For nearly a decade, Cedar Creek Custom Homes has been providing
executive-level general contracting services, building luxurious custom
homes and overseeing major residential renovation projects. They
specialize in catering to busy executives and business owners who are
looking for an exceptional finished product in addition to an enjoyable
“From being available for site meetings on evenings and weekends to
using state-of-the-art project management software to allow our clients
to track every aspect of the construction schedule and budget from
anywhere in real time, we’ve gone out of our way to ensure we provide
an experience that is 100 percent personalized and transparent,” says
One aspect that truly makes Cedar Creek Custom Homes unique is
their uncommon approach to financial transparency, giving their clients
complete control over the building budget. “Clients benefit from our
contractor discounts from suppliers and see the actual quotes that
we receive from trades. This promotes trust between all parties,” says
Over the years, they have built a reputation as the go-to builder for
quality vacation homes, in turn creating a niche market that focuses on
projects that require an exceptional eye for detail while leaving room
for creative flexibility.
Richard and Jennifer attribute the success of their business to their
amazing clients, superior sub-contractors and exceptional staff.
The couple agrees that possession day is the most rewarding part of the
entire process. “There is nothing more heartwarming than revealing a
dynamite finished product to a most deserving client,” Richard says.
“The biggest payoff is watching the homeowner use their new home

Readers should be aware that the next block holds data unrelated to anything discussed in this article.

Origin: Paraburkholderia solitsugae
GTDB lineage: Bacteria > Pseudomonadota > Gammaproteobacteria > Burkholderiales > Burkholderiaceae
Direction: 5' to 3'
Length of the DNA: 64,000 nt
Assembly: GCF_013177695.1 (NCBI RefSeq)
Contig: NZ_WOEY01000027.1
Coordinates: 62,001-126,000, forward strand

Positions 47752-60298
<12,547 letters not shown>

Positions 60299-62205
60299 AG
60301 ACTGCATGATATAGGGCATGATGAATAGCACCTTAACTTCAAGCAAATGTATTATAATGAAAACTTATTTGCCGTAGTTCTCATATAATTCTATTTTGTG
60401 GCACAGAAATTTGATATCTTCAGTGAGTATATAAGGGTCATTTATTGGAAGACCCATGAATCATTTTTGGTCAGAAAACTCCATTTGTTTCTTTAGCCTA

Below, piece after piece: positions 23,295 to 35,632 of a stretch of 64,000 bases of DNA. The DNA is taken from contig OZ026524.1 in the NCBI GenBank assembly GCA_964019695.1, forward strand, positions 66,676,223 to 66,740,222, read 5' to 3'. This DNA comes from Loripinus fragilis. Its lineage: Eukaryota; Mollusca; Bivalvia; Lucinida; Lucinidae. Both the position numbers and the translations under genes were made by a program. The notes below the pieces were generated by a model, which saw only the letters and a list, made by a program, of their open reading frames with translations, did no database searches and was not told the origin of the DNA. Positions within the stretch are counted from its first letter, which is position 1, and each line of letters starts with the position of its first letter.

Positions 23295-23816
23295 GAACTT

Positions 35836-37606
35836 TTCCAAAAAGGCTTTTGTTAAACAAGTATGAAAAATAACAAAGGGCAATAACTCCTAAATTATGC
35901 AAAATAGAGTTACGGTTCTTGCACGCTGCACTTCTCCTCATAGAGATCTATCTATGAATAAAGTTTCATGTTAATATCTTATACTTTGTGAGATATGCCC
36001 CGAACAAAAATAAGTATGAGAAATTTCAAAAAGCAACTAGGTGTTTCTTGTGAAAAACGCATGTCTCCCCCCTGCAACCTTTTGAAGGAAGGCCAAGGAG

to create incredible new memories with friends and family. Possession
day often comes with tears of joy, hugs, and of course a celebration
The Knappes continually look for ways to provide insight for their
clients and those looking to build a new home. They are thrilled to
announce some exciting developments for 2019. These include the
premiere of their YouTube miniseries, “Inside Cedar Creek,” which will
give viewers an honest look at what building a custom home is all about.
They will also be offering free custom home building workshops for
ladies in April and May to help women feel more comfortable with the
building process and give them the tools and confidence they need to
make informed decisions throughout the process.
“We absolutely love the building process itself,” says Jennifer. “It’s
incredibly satisfying to see a client’s dreams come to life from idea to
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their staff will exceed all your expectations.
They offer interior window cleaning, residential
cleaning, complete floor cleaning and much
more. Available seven days a week and in
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Sandpoint | 208.610.8645
BOARD OF COMMUNITY
A volunteer organization, the Board of
Community Guardian helps individuals, often
the elderly, who are referred to them to assess
a person’s needs as to whether there is a need
for guardianship. While the commitment for a
guardian volunteer is minimal, the rewards are
monumental. If you would like to volunteer or
know of someone who has needs, contact the
Community Board of Guardian.
MACHINE & GEAR INC.
Brown’s can do your custom metal machining,
welding and fabrication, plus driveline and